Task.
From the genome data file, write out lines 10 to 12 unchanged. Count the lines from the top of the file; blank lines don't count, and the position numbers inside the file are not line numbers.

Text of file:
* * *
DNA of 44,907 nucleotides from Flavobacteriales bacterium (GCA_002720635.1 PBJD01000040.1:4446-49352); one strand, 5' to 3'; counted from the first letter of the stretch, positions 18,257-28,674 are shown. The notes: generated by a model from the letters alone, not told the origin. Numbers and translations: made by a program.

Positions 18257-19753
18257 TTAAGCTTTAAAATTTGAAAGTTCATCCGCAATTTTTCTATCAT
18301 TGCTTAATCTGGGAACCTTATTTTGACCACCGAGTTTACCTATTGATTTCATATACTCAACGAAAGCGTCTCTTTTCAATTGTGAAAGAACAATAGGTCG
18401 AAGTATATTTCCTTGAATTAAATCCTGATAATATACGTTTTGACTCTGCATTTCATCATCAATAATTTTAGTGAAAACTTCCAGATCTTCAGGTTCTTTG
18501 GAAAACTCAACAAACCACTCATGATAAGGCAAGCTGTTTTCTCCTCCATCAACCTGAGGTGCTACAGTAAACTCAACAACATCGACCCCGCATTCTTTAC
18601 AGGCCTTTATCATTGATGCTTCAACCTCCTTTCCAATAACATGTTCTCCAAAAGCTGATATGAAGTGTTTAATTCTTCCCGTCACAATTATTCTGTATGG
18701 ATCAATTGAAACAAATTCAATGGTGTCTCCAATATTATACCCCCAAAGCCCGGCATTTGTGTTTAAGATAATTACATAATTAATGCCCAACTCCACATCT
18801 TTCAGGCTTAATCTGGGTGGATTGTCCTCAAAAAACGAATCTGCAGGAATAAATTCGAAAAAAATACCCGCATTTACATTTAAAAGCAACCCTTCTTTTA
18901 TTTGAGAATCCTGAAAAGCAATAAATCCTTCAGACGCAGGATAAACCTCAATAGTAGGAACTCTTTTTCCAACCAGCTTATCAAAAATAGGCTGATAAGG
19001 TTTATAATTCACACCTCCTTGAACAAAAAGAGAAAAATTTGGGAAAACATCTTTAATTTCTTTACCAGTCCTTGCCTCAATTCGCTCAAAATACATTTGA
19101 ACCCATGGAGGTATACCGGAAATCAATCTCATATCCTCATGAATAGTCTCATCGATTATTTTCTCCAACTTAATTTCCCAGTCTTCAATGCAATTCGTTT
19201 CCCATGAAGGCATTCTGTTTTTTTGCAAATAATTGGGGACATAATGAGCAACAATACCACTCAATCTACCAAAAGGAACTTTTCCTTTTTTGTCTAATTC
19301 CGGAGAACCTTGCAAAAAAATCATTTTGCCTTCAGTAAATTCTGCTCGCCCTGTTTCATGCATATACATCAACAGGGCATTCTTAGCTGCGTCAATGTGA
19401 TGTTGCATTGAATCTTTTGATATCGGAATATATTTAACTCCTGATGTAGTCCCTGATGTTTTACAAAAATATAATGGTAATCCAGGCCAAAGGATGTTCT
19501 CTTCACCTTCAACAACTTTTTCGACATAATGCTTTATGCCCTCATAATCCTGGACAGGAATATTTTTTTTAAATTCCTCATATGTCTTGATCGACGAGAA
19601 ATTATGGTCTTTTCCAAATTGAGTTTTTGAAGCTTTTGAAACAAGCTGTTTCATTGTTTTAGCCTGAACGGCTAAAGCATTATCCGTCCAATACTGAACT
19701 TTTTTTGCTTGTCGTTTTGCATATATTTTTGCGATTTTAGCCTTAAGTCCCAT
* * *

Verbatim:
18901 TTTGAGAATCCTGAAAAGCAATAAATCCTTCAGACGCAGGATAAACCTCAATAGTAGGAACTCTTTTTCCAACCAGCTTATCAAAAATAGGCTGATAAGG
19001 TTTATAATTCACACCTCCTTGAACAAAAAGAGAAAAATTTGGGAAAACATCTTTAATTTCTTTACCAGTCCTTGCCTCAATTCGCTCAAAATACATTTGA
19101 ACCCATGGAGGTATACCGGAAATCAATCTCATATCCTCATGAATAGTCTCATCGATTATTTTCTCCAACTTAATTTCCCAGTCTTCAATGCAATTCGTTT